I have been out as non-binary for a while now. Friends ask me how I knew, when their own gender stops fitting right. Younger siblings are encouraged to talk to me. Thirteen-year-olds on the internet message me, asking for help.

And I don’t tell them our identity is a hopeless effort, because deep down I don’t really believe it is.

I have a friend, an artist, who can look at a colour and know the exact name, when all I will see is red. The architect who built my house could look at the same building as me, and know the people and design movements that caused the curve in the brickwork, the slant of the walls, when at most I could place the decade of its construction.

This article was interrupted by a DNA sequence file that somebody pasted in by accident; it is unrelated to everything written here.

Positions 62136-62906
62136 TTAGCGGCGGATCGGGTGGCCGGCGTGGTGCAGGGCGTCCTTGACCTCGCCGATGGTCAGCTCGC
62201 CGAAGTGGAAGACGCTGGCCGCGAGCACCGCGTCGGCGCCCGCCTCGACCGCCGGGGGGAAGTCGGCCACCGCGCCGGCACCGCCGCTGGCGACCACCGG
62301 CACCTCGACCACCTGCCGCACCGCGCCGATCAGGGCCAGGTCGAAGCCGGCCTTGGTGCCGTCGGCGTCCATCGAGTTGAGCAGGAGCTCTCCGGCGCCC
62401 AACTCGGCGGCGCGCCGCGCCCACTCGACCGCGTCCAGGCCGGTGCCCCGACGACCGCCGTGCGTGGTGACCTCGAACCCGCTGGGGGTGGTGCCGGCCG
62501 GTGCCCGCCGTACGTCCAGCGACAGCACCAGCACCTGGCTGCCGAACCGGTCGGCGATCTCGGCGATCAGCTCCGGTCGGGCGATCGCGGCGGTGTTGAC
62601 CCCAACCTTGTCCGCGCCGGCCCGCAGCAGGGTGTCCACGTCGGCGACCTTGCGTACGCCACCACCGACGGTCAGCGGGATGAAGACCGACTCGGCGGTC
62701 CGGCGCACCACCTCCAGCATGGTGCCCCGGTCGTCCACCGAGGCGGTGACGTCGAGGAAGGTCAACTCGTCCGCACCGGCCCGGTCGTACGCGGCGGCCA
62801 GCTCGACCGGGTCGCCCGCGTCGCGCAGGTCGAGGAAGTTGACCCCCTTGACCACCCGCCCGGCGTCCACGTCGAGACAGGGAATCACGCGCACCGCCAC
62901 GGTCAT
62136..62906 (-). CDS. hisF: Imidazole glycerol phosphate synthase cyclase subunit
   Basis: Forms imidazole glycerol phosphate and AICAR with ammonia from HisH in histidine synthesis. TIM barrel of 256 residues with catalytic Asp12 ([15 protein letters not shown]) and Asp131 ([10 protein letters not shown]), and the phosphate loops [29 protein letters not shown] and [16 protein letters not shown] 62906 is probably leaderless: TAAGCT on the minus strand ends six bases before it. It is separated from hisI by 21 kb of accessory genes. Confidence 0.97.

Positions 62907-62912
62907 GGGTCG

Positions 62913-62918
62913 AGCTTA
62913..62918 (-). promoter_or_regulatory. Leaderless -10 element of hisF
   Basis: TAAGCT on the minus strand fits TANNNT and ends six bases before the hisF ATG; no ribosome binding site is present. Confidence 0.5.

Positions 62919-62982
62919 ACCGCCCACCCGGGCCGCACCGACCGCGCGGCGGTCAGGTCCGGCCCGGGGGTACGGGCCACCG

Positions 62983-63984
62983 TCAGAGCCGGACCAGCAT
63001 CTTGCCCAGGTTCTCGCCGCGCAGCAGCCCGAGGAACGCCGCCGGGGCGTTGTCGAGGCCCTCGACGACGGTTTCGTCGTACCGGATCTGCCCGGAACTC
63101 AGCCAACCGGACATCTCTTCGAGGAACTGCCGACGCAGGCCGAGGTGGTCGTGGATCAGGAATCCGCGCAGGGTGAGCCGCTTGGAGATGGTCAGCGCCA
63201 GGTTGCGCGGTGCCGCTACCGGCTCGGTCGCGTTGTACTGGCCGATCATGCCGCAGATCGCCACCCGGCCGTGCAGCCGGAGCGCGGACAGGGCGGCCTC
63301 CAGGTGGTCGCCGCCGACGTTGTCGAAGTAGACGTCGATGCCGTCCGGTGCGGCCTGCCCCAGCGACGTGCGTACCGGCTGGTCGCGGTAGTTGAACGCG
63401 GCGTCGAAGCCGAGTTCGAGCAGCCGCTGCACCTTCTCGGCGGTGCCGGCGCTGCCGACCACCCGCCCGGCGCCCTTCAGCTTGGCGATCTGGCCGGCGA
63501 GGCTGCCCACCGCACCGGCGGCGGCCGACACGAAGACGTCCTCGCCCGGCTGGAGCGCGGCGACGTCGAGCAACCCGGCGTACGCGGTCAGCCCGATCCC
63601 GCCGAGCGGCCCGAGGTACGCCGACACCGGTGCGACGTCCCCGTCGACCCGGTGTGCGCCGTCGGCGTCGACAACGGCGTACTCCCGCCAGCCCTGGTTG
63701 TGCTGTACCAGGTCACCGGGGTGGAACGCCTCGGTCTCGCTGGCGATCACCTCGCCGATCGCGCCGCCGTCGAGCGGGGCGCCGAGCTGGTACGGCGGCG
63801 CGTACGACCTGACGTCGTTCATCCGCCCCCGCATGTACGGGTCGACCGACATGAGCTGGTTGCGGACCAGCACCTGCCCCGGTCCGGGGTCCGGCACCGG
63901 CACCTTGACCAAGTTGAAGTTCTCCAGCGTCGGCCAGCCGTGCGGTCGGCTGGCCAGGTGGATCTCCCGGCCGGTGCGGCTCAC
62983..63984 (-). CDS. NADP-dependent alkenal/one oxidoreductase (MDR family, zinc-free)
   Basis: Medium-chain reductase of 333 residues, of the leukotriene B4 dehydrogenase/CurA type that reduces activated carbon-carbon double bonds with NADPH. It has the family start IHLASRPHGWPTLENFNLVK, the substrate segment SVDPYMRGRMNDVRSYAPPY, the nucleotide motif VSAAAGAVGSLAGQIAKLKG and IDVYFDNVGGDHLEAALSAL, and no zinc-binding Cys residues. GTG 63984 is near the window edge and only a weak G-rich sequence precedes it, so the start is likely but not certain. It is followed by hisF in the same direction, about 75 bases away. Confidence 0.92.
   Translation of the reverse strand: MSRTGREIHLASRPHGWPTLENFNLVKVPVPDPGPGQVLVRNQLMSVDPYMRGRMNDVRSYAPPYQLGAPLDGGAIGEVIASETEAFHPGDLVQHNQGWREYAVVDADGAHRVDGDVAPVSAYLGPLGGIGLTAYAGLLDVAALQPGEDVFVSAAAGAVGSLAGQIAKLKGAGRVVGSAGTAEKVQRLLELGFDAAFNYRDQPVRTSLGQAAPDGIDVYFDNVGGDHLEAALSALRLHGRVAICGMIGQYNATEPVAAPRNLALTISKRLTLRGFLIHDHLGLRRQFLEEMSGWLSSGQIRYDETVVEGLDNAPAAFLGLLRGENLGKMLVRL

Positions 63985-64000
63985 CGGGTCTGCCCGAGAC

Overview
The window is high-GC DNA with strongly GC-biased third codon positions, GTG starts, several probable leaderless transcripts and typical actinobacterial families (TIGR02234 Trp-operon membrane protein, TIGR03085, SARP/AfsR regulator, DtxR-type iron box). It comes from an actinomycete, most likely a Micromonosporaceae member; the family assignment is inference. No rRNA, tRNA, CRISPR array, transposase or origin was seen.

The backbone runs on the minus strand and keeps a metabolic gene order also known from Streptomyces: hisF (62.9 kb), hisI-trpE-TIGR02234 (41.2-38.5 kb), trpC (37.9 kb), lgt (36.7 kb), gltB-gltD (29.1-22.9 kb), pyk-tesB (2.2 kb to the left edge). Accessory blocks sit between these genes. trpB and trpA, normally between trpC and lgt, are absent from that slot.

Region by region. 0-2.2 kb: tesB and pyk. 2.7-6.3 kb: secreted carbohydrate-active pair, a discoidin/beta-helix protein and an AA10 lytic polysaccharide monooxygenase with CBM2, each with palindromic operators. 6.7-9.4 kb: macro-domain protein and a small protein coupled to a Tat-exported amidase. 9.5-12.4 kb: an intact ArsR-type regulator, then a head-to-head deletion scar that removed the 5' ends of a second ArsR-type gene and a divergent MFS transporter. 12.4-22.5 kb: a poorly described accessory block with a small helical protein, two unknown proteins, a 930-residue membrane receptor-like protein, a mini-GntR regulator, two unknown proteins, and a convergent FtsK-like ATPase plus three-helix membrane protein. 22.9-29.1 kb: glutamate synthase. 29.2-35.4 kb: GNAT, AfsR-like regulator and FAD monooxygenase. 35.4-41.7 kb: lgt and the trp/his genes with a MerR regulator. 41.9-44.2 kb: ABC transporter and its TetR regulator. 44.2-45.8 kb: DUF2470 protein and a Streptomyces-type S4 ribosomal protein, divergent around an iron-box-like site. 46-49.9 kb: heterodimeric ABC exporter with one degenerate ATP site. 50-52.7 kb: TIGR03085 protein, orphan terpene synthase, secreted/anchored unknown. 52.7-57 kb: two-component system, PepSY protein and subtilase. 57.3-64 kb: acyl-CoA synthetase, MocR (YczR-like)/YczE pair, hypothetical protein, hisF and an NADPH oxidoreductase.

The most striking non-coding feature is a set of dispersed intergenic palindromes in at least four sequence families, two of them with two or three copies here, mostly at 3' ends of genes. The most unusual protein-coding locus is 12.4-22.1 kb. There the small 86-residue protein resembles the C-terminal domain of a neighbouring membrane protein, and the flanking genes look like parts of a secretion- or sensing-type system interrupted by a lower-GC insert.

Under some eyes, I will always be a girl. Under other eyes, I may be a boy. Under very few eyes, I may be neither.

Whose eyes?  A painter could sit me down and show me two identical colours, and then tell me how to spot the blue undertones in one, the green in the other; then I will see the difference. What once was red is now carnelian and carmine.

Sisyphus’ boulder is made of obsidian. He could tell you how it feels like silk under his hands, how the afternoon sun lights it from within, if you asked and walked beside him as he pushed.

 
Farrago's magazine cover - Edition Three 2021

EDITION TWO 2022 AVAILABLE NOW!

Read our newest folklore edition! She's filled to the brim with tantalising folk-tales, day-dreamy illustrations and spell-binding hot-takes on everything from Indian mythology to the Sad-Girl music era!